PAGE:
OBG talks to Mike Weightman, Chairman, Regulatory Cooperation Forum (RCF); Chief Inspector, UK nuclear installations; and Executive Head, Office for Nuclear Regulation

Mike Weightman, Chairman, Regulatory Cooperation Forum (RCF); Chief Inspector, UK nuclear installations; and Executive Head, Office for Nuclear Regulation

Interview: Mike Weightman

How has the RCF helped Jordan establish an independent and effective nuclear regulatory regime?

MIKE WEIGHTMAN: Jordan, one of dozens of nations considering a nuclear programme, is a member of the RCF, established in 2010 to assist in the development of functionally independent and robust nuclear safety regulatory bodies. The RCF mainly focuses on countries considering the introduction or expansion of nuclear programmes. Under the auspices of the RCF, and as its chair, I have visited the kingdom to share my experiences of running the UK’s nuclear safety regulator, whilst all the while stressing that it remains for Jordan itself to decide what is right for its own cultural, legal, societal and environmental challenges.

International collaboration is of paramount importance to improve the safety and regulation of nuclear activities. Effective regulators understand that no matter how high our standards, the quest for improvement must never stop. We must also acknowledge that if there is an accident, the consequences would not remain within one country’s boundaries.

What recommendations do you have for those seeking to promote trust in nuclear energy production?

WEIGHTMAN: My view is that independence, openness and transparency of regulation are the three main components to earning people’s trust. These principles should be adopted from the earliest stages of development. A trusted regulator is one that does not become involved in, and is independent from, the policy of nuclear energy. These are matters for governing bodies. The regulator must stay neutral in this debate and be neither for nor against nuclear development. Its role is to ensure that if nuclear activity does take place, it is done safely. The regulator must ensure its decisions and actions are taken with a presumption of openness and transparency. In the past, the public was largely comforted just by the existence of an independent regulator. However, society and technology have changed. This no longer applies. In 2011 in the UK, we started a new path towards establishing the Office for Nuclear Regulation as a “statutory corporation”. This status would mean we can better control our own destiny, enhancing not only our independence legally but also our independence in day-to-day activities. These are examples of historical and recent experiences which, through the RCF, I can offer to Jordan. However, it remains for Jordan to determine how this may apply within Jordan.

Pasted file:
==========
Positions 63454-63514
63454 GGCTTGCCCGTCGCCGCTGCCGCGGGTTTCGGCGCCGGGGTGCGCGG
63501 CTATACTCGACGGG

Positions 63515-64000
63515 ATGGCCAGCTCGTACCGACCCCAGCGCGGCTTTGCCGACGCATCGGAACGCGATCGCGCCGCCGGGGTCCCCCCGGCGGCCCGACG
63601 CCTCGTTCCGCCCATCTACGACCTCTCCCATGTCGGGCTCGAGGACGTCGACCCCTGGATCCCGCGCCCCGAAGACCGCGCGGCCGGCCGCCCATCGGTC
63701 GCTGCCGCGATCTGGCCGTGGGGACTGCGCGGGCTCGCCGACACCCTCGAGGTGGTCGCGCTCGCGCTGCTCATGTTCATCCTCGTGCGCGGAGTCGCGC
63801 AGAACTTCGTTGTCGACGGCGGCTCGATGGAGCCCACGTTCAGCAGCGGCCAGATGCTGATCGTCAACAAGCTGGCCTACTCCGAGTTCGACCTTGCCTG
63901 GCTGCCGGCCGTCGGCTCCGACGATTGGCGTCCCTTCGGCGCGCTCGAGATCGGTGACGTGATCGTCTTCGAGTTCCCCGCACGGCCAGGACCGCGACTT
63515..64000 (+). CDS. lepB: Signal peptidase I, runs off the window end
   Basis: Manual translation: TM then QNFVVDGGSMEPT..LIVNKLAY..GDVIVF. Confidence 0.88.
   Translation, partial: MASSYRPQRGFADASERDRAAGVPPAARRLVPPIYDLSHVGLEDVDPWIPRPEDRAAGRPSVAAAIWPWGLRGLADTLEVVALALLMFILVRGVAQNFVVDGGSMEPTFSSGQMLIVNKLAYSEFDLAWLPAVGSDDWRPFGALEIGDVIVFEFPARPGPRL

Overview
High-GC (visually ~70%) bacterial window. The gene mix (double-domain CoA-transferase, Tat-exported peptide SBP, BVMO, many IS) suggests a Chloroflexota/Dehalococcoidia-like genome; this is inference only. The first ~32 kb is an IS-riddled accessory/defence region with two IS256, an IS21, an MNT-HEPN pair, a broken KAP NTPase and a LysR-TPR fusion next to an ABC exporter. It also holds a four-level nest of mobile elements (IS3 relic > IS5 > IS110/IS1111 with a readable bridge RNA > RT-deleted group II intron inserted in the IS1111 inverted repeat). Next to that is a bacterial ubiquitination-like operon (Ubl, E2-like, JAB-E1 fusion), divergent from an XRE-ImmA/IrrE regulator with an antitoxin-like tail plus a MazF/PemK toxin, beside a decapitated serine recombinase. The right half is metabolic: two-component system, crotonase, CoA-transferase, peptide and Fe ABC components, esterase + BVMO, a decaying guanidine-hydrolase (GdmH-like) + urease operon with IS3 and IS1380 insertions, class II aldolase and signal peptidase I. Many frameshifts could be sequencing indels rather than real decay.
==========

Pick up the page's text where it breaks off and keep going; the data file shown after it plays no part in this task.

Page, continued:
How should regulators in Jordan interpret and apply the lessons of Fukushima when formulating their nuclear energy development strategy?

WEIGHTMAN: The events at Fukushima Dai-ichi provided regulators and policymakers with a unique opportunity to learn from a serious accident. Nationally and within member states of the International Atomic Energy Agency, the RCF has analysed the circumstances and is applying the lessons learned. In the UK, the Office for Nuclear Regulation has published six reports on Fukushima. Although we concluded there were no fundamental weaknesses in the safety of UK nuclear installations, we identified areas for potential enhancements.

Indeed, nuclear regulators must never be complacent and must accept there are always things that can be improved. For example, licensees in the UK are now reviewing the country’s reliance on off-site infrastructure in extreme events, emergency response arrangements, layout of plants, flooding risks and planning controls around nuclear sites. This has confirmed the value of our periodic safety review process which, alongside ongoing maintenance, inspection and testing, ensures that every 10 years each installation has a thorough review of its design basis against modern standards, the latest knowledge and developments. Like many countries, the UK has subjected its analyses to peer review. Colleagues from other regulators have offered their thoughts, which is something we have welcomed as we must maximise the potential to enhance safety. I can commend these principles to Jordan, but it must determine if and how it could be applied there.

Anchor text: 
Mike Weightman

You have reached the limit of premium articles you can view for free. 

Choose from the options below to purchase print or digital editions of our Reports. You can also purchase a website subscription giving you unlimited access to all of our Reports online for 12 months.

If you have already purchased this Report or have a website subscription, please login to continue.

The Report: Jordan 2012

Energy chapter from The Report: Jordan 2012

Cover of The Report: Jordan 2012

The Report

This article is from the Energy chapter of The Report: Jordan 2012. Explore other chapters from this report.